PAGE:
Jillaina Wachendorf, newly appointed CEO of non-profit Wish of a Lifetime has already packed a lifetime of experiences into her 53 years. A successful career in the cable industry allowed her to comfortably “retire” at the ripe age of forty-three. Yet when she was approached in January, 2014 by Wish of a Lifetime, she realized she still had more to do, more to give. “I want to do something meaningful; I want to give to people. I want to pay forward all that’s been given to me…and it came knocking.”

Share with our readers the mission of Wish of a Lifetime?

Wish of a Lifetime (WOL) creates opportunities for Seniors to do something they’ve always wanted to do. We’re a non-profit based in Denver and our core program is the “Wish of a Lifetime Program”. To date we’ve granted over 900 wishes in every state in the US!

What inspired you to accept the position of CEO?

When WOL first approached me, I didn’t think I was cut out for non-profits. My last position before leaving to be a stay-at-home-mom was Executive Vice-President of Sales and Marketing for Cable Company Starz Encore. My experience was in corporate America.

Two years ago, I reentered the workforce as an entrepreneur and started Hit the Mark, a business coaching practice. I coached and advised business owners on growth and success strategies. I finally decided to set up my LinkedIn profile…and shortly after that WOL contacted me about the CEO position.

They were convinced I was just the right kind of person for the job. I have always had a deep respect for our “elders” and the more I learned about the organization the more in love I feel with the mission.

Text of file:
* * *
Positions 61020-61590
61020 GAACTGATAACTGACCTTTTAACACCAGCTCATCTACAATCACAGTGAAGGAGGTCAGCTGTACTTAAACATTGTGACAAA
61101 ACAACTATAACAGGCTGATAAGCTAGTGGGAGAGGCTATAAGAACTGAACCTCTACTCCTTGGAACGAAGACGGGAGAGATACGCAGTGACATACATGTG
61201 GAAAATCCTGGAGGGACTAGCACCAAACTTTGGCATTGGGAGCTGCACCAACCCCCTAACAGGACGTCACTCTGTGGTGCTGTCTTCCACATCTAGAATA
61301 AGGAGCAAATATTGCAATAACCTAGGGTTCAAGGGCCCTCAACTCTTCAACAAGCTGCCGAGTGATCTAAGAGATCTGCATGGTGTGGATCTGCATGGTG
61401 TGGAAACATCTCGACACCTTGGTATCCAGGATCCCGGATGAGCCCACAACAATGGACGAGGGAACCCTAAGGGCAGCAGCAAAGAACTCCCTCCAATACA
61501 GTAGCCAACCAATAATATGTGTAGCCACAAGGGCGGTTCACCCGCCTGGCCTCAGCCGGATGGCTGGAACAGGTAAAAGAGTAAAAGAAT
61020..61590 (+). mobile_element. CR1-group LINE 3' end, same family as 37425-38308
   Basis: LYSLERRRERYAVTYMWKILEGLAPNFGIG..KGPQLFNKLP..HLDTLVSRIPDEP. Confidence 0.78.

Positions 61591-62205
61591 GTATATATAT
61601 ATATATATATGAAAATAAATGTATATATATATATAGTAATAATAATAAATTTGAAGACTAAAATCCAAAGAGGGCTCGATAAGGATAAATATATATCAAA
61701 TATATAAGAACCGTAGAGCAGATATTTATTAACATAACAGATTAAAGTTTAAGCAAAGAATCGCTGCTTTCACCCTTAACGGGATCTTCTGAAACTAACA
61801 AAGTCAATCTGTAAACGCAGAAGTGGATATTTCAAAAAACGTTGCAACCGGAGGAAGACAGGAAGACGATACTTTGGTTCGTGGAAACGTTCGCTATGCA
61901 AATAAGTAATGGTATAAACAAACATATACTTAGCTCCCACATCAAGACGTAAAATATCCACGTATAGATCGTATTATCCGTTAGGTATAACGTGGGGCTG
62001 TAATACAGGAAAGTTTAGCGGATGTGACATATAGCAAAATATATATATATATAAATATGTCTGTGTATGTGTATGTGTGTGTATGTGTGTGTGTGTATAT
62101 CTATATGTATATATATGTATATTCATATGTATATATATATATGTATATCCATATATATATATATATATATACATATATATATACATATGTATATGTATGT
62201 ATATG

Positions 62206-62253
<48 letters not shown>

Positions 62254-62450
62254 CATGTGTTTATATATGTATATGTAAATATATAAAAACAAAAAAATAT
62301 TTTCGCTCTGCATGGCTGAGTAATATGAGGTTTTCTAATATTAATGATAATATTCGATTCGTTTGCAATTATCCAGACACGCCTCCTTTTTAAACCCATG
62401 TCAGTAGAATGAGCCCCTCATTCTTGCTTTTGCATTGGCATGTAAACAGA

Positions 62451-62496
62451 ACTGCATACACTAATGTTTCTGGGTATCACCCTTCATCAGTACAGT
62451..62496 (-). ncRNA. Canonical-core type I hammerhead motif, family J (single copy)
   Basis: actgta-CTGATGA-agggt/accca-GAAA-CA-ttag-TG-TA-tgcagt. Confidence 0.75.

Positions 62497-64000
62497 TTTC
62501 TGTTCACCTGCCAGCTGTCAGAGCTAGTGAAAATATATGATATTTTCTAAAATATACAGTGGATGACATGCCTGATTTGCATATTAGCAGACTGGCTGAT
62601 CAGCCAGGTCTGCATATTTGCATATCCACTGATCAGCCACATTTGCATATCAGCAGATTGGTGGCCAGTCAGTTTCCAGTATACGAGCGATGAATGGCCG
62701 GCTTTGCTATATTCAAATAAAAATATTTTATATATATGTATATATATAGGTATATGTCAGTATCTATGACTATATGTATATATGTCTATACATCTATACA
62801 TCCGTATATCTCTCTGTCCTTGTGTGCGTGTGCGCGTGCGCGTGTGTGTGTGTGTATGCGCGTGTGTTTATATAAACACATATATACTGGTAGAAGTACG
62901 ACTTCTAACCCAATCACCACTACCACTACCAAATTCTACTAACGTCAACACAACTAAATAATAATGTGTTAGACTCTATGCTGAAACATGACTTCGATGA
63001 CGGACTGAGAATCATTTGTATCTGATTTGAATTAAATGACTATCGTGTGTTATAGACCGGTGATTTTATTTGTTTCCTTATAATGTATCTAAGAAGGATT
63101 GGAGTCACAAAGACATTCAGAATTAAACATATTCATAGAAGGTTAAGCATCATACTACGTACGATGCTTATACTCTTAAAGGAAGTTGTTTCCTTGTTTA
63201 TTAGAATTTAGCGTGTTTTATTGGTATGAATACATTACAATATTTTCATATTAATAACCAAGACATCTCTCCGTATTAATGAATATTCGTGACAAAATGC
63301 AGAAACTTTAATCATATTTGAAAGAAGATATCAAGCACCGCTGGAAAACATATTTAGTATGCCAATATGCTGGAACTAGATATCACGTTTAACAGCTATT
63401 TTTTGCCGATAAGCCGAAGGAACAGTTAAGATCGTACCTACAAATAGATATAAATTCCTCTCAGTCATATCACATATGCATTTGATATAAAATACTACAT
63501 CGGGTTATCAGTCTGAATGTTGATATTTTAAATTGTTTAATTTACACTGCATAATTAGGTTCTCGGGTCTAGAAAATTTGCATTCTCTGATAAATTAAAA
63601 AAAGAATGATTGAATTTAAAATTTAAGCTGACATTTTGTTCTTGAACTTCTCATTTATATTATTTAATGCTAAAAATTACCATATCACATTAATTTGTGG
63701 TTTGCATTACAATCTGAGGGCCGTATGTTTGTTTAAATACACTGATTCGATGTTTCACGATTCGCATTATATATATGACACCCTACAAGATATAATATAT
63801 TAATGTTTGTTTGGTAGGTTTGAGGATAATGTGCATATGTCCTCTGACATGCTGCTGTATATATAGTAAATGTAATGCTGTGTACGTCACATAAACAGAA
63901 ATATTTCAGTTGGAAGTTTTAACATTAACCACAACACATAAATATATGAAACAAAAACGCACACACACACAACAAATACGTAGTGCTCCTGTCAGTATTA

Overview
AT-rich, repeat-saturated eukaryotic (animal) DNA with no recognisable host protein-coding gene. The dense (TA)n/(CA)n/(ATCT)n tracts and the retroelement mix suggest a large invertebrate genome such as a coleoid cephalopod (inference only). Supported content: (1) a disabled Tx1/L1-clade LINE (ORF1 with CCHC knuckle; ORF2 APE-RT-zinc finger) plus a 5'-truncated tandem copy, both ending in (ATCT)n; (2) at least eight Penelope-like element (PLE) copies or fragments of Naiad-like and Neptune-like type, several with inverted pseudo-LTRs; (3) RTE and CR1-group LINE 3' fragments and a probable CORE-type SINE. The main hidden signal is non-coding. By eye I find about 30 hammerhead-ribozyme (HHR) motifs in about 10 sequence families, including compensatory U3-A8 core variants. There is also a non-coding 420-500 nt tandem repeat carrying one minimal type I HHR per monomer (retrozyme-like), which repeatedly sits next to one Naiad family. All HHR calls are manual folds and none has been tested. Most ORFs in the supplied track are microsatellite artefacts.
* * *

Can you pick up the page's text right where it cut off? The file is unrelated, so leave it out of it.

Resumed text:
So it ends up being a combination of wanting to do something that is meaningful and the mission of shifting the way our culture sees the aging members of our society that inspired me to take the job. I feel like this is my calling.

How does Wish of a Lifetime view aging?

Our belief is that growing older doesn’t mean you have to stop dreaming and living a life of purpose. We have seen the profound impact on the lives of seniors when their lifelong dream or wish is granted.

And that’s why I believe WOL is poised to make a difference in the senior space by building awareness. Many people in our society are just unaware of the problems seniors face – they are isolated, lonely and often left behind.

I know that a combination of our stories and other outreach efforts will make a difference. It might sound audacious, but I believe we can shift the culture of this country.

How do you view aging?

I think it’s the seasons of our lives…every season has different growth and different opportunity. And each season has a place and should be honored.

Most of my staff are under 30 and they are passionate about our mission. They really get the idea of the value of that older mentor in their life – grandparent, aunt, uncle, boss, and teacher. They are more open to the value of elders than even our middle generation – not because we don’t want to be but our lives are busy. We are in the “producing season” of our lives; taking care of kids, houses, jobs…all the responsibilities.

And I am committed thru WOL to shift the way the nation views and values aging.

What motivates you?